Today, Part III of a short series devoted to “I can” vs. “I can't” A series inspired by a friend and health coach who's on a mission to prove to her clients that “Yes, they can!” Turns out the girl who's usually gung-ho, tells herself “I can't” more often than I ever realized
I've been sharing how I've handled a few of my can'ts these past few weeks, and found answers to the question
“So if you can't do that; what can you do instead?”
The largest obstacle in my life-long battle with the scale has been, by far, falling off the wagon when I'm feeling sad, worried, stressed, or anxious
During my 20s and 30s, when it happened, I binged. In my 40s I've stopped, and instead find myself craving sweets when I haven't been hungry for them in weeks. Or in the kitchen mindlessly snacking at 2 am (or 2 pm and every hour in between)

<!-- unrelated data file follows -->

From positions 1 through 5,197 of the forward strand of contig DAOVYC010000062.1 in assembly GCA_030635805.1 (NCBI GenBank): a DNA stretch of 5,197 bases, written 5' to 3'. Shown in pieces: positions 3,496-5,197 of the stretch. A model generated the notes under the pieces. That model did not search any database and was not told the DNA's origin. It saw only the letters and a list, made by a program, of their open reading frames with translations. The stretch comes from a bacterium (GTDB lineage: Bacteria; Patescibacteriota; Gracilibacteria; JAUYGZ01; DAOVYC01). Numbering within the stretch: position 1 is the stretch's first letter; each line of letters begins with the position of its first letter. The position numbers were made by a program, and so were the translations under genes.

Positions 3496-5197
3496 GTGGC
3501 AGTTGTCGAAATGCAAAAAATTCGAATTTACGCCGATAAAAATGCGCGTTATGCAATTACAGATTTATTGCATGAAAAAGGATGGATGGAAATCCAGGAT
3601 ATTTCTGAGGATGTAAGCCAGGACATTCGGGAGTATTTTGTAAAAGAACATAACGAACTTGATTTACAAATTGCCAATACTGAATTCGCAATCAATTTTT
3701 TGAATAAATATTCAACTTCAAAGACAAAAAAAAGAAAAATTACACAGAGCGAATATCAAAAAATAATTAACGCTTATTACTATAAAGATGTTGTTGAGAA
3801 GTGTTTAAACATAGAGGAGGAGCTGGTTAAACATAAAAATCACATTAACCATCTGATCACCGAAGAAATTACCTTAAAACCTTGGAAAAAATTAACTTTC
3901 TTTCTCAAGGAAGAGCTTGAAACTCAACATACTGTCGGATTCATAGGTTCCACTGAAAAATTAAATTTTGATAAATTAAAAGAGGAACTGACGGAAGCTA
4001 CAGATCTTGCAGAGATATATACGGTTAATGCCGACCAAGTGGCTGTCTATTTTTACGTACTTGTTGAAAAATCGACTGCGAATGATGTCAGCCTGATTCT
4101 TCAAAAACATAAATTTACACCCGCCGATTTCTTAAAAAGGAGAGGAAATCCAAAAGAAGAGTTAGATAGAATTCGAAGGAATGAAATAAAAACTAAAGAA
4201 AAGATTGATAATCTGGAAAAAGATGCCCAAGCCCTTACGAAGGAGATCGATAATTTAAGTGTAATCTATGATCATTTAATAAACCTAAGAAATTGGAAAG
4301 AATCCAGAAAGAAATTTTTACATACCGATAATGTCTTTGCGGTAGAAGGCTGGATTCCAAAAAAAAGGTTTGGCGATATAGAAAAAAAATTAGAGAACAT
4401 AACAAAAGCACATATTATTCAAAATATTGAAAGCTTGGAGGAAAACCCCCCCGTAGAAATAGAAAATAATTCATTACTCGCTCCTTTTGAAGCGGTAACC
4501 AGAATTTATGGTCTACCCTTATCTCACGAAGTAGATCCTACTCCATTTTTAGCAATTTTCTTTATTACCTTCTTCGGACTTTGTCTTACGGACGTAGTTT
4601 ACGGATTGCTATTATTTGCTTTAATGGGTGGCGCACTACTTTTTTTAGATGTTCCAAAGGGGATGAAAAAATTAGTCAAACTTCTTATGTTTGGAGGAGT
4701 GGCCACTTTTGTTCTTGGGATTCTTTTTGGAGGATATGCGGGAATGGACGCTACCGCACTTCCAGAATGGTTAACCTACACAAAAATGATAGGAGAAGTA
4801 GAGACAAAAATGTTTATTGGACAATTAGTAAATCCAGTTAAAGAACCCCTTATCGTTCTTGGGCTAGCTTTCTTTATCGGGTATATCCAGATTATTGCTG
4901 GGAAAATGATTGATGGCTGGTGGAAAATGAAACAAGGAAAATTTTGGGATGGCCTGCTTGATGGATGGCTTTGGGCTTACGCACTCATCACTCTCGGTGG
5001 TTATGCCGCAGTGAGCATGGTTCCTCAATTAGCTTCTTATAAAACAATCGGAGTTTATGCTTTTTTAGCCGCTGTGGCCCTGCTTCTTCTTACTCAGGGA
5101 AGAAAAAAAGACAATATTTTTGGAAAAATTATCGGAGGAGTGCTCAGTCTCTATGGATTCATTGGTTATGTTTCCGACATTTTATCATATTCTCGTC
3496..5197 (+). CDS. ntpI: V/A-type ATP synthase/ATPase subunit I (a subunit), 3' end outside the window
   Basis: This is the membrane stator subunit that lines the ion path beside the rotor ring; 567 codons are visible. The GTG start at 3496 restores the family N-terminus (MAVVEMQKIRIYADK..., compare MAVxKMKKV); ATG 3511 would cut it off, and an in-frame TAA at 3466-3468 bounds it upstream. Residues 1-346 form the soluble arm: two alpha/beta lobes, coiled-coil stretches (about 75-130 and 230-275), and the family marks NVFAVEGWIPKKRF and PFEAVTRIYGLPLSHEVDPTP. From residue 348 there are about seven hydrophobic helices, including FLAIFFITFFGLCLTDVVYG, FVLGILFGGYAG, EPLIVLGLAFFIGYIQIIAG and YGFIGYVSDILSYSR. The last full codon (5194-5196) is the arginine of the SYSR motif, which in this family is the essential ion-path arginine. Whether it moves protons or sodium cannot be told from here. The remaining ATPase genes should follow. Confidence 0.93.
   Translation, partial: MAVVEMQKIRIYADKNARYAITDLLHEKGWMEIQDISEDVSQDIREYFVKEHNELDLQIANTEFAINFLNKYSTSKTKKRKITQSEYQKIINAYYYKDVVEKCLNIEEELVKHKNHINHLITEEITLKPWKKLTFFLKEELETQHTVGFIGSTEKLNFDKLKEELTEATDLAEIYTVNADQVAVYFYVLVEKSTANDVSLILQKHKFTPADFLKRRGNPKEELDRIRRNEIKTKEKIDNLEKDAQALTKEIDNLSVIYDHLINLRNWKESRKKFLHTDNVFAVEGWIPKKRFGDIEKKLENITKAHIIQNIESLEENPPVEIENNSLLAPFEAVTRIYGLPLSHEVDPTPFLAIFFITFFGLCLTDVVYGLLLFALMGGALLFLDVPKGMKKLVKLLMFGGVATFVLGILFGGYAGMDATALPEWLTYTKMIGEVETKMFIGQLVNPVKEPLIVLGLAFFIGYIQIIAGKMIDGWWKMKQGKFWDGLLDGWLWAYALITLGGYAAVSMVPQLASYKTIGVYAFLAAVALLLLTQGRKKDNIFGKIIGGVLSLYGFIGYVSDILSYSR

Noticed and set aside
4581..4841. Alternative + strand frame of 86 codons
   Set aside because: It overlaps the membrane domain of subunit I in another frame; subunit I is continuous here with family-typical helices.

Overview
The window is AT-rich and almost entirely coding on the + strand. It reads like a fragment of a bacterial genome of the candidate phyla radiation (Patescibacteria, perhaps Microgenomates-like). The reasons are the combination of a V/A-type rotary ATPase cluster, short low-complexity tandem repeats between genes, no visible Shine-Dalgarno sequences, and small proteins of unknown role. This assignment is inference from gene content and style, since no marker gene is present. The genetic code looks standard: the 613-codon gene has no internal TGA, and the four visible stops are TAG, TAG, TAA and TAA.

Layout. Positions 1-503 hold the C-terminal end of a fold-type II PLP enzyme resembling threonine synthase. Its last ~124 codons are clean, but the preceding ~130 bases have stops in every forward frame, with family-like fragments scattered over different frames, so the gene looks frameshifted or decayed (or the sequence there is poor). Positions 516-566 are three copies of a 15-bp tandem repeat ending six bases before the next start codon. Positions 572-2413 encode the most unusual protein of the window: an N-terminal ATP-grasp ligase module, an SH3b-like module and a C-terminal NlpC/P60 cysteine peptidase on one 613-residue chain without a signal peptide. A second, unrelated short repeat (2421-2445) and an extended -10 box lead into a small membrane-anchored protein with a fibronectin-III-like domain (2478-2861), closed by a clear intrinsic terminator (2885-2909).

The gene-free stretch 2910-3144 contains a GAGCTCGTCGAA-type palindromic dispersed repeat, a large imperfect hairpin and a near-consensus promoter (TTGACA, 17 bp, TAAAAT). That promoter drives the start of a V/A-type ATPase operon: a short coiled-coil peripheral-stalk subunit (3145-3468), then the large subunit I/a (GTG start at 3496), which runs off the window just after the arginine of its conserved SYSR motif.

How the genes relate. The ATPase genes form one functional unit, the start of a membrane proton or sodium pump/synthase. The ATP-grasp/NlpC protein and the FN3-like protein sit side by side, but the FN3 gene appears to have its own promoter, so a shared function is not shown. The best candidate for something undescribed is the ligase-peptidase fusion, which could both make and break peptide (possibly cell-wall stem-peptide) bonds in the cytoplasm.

It came to a head a couple of months ago when a late-night email threw me off my game. So much so, that as the scale began its upward creep. I sought advice from the counselor who's chair I've retreated to over the years. A kind soul with wise words, for the times I'm feeling hopelessly stuck
He's been teaching me how to have a voice in these kinds of situations, so I can feel empowered and turn less to food for comfort .. aka boundaries
“You can create your own boundaries around how you allow others to speak to you.
It's up to you do decide what you're willing to take into your life. When in doubt, ask yourself the question: Would you be ok if this were happening to a child or to someone you loved?”
“The first few times you say it out loud, defend a boundary, it's going to feel uncomfortable. Expect people to tell you why you're wrong or argue their point